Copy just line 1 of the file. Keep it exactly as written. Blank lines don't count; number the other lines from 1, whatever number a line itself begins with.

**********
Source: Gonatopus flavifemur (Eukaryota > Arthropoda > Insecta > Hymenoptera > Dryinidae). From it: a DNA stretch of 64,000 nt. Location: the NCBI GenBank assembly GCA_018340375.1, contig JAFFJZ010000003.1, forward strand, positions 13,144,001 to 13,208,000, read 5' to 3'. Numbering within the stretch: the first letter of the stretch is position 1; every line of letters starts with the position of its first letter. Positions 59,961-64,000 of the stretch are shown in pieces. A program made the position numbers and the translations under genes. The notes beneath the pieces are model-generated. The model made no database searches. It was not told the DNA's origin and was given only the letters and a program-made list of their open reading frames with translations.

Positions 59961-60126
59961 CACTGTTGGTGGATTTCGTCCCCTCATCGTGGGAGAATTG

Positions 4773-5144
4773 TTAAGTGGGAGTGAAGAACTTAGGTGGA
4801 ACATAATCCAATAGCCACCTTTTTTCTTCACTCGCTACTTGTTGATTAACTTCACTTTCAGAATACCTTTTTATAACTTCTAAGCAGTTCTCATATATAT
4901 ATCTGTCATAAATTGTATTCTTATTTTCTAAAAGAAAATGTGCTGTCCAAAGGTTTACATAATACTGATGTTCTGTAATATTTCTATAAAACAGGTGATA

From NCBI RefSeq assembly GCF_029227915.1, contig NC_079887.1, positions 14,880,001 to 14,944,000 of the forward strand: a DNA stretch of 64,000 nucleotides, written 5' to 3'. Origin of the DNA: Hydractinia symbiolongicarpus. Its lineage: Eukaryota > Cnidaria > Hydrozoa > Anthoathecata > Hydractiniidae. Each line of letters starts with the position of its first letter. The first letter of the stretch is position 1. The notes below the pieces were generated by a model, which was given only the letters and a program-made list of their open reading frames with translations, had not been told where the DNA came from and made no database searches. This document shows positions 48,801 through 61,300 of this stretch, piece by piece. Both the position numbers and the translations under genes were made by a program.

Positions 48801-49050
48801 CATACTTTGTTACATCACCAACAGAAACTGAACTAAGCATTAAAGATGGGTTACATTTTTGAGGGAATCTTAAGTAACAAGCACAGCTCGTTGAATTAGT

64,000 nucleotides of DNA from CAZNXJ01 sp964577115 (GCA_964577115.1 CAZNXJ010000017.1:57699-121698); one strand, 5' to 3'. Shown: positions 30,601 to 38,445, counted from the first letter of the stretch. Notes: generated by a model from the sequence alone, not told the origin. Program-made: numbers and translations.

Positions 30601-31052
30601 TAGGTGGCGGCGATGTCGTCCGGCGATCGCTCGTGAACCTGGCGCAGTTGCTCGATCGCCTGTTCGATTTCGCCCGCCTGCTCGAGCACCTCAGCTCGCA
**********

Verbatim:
Source: Gonatopus flavifemur (Eukaryota > Arthropoda > Insecta > Hymenoptera > Dryinidae). From it: a DNA stretch of 64,000 nt. Location: the NCBI GenBank assembly GCA_018340375.1, contig JAFFJZ010000003.1, forward strand, positions 13,144,001 to 13,208,000, read 5' to 3'. Numbering within the stretch: the first letter of the stretch is position 1; every line of letters starts with the position of its first letter. Positions 59,961-64,000 of the stretch are shown in pieces. A program made the position numbers and the translations under genes. The notes beneath the pieces are model-generated. The model made no database searches. It was not told the DNA's origin and was given only the letters and a program-made list of their open reading frames with translations.